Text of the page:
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Autologous bone marrow mononuclear cell (BMMC) therapy has shown promise for improving cardiac function post myocardial infarction. However, the efficiency of such therapy for diabetic patients remains unknown.
BMMCs were harvested from type II diabetic male BKS.Cg-m+/+Leprdb/J mice or C57BLKS/J (non-diabetic control) mice and were isolated using Ficoll-based separation as seen in clinical trials. Cell characterization was performed by flow cytometry. Cell viability was determined by apoptosis and proliferation assays. Female BKS.Cg-m+/+Leprdb/J mice underwent left anterior descending (LAD) artery ligation and were randomized into 3 groups receiving 2.5×106 diabetic BMMCs (n=8), 2.5×106 control BMMCs (n=8), or PBS (n=6), respectively. Echocardiography and invasive hemodynamic measurements were used to assess cardiac function at week 5. Post-mortem cell survival was quantified by Taqman RT-PCR for male Sry gene.
BKS.Cg-m+/+Leprdb/J BMMCs showed a significantly lower mononuclear fraction (using flow cytometry) and a significantly lower proliferation rate compared with C57BLKS/J BMMCs. Echocardiography and invasive hemodynamic measurements showed significant in vivo improvement in fractional shorting (40.1±1.2% vs. 30.3±1.9%; P=0.001) and cardiac output (4,166±393 vs. 2,246±462 μl/min; P=0.016) for mice treated with control BMMCs injection compared to those treated with diabetic BMMCs, respectively. This difference could not be attributed to difference in cell engraftment as Taqman RT-PCR showed no significant difference in cell survival in infarcted hearts between the two groups.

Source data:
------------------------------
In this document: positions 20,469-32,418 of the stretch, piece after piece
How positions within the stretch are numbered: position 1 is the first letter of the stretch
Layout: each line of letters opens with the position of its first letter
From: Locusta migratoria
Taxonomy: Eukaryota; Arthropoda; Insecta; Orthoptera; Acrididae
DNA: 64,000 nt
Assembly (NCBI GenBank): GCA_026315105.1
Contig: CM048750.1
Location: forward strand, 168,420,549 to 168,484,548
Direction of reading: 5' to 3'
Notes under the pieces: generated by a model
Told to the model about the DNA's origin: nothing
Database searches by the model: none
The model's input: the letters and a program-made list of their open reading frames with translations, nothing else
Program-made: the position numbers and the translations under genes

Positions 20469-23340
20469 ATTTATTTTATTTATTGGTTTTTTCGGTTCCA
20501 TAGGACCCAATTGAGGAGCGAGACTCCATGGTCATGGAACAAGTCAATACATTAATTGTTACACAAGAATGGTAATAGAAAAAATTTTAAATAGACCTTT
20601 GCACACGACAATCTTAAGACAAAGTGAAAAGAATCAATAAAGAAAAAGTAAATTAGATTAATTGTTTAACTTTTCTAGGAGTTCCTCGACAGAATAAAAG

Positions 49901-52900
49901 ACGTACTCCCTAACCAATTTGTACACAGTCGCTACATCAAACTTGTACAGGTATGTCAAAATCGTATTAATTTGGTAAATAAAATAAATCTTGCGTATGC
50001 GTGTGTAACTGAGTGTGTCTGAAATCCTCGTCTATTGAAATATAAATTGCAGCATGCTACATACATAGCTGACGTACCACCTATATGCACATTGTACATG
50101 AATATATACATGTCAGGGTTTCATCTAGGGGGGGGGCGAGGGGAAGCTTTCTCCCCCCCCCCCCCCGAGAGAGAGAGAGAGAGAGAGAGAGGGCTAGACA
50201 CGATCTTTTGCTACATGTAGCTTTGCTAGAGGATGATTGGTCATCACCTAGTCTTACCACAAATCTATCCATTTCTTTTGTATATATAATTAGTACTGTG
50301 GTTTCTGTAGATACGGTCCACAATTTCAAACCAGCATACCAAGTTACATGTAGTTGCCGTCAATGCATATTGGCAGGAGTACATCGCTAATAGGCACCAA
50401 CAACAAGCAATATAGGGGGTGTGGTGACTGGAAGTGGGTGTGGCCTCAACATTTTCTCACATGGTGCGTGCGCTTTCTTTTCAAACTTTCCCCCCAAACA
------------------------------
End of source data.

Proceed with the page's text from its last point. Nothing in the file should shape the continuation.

Diabetic BMMCs are significantly impaired in their ability to improve cardiac function following myocardial infarction as compared to control BMMCs. The findings here could have significant clinical implication regarding autologous BMMC therapy in diabetic patients.
Cardiovascular disease remains the number one cause of morbidity and mortality in the Western world (1). Myocardial infarction (MI) is, by nature, an irreversible injury (2). In recent years, numerous animal studies on cell therapy as potential treatment for MI have been conducted. In particular, bone marrow mononuclear cells (BMMCs) show promising results (3–6). In fact, translation of such therapy to clinical trails has been made, although these studies have produced mixed outcomes (7–9).
Approximately 17 million patients are diagnosed with diabetes mellitus (DM) in the US and the number of patients is still rising (10). As a consequence, patients often develop diabetic vasculopathy, which is a systemic disease characterized by severe impairment of the development of collateral vessels (11, 12). Therefore, diabetic patients are two to four times more likely to develop cardiovascular disease (13). Different mechanisms have been suggested to explain this disorder, including endothelial dysfunction (14), down regulation of VEGF by hyperglycemias (15), and dysfunction in endothelial progenitor cells (EPCs) (16–19) that impairs ischemia-induced angiogenesis (19).